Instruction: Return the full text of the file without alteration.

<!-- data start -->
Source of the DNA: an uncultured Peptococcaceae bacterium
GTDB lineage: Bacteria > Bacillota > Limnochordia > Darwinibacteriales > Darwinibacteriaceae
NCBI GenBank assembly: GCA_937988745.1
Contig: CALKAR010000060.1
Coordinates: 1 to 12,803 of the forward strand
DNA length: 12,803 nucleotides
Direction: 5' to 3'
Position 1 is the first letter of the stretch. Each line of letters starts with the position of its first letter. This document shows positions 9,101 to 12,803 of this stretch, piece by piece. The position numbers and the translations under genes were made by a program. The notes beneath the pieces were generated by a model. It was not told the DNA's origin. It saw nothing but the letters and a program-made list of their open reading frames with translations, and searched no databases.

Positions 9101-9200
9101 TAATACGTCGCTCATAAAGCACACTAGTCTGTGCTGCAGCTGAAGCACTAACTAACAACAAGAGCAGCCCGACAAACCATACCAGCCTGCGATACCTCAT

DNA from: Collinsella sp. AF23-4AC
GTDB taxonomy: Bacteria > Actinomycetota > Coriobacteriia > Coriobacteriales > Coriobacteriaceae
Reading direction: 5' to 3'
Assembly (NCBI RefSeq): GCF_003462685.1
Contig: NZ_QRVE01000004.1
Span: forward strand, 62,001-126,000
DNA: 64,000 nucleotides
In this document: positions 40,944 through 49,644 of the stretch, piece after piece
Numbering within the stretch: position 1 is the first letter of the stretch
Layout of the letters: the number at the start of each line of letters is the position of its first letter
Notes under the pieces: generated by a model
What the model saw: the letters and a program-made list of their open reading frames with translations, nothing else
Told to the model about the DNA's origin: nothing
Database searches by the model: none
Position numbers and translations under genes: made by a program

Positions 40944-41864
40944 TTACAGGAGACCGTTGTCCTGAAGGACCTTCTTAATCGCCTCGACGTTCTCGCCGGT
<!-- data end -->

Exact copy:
Source of the DNA: an uncultured Peptococcaceae bacterium
GTDB lineage: Bacteria > Bacillota > Limnochordia > Darwinibacteriales > Darwinibacteriaceae
NCBI GenBank assembly: GCA_937988745.1
Contig: CALKAR010000060.1
Coordinates: 1 to 12,803 of the forward strand
DNA length: 12,803 nucleotides
Direction: 5' to 3'
Position 1 is the first letter of the stretch. Each line of letters starts with the position of its first letter. This document shows positions 9,101 to 12,803 of this stretch, piece by piece. The position numbers and the translations under genes were made by a program. The notes beneath the pieces were generated by a model. It was not told the DNA's origin. It saw nothing but the letters and a program-made list of their open reading frames with translations, and searched no databases.

Positions 9101-9200
9101 TAATACGTCGCTCATAAAGCACACTAGTCTGTGCTGCAGCTGAAGCACTAACTAACAACAAGAGCAGCCCGACAAACCATACCAGCCTGCGATACCTCAT

DNA from: Collinsella sp. AF23-4AC
GTDB taxonomy: Bacteria > Actinomycetota > Coriobacteriia > Coriobacteriales > Coriobacteriaceae
Reading direction: 5' to 3'
Assembly (NCBI RefSeq): GCF_003462685.1
Contig: NZ_QRVE01000004.1
Span: forward strand, 62,001-126,000
DNA: 64,000 nucleotides
In this document: positions 40,944 through 49,644 of the stretch, piece after piece
Numbering within the stretch: position 1 is the first letter of the stretch
Layout of the letters: the number at the start of each line of letters is the position of its first letter
Notes under the pieces: generated by a model
What the model saw: the letters and a program-made list of their open reading frames with translations, nothing else
Told to the model about the DNA's origin: nothing
Database searches by the model: none
Position numbers and translations under genes: made by a program

Positions 40944-41864
40944 TTACAGGAGACCGTTGTCCTGAAGGACCTTCTTAATCGCCTCGACGTTCTCGCCGGT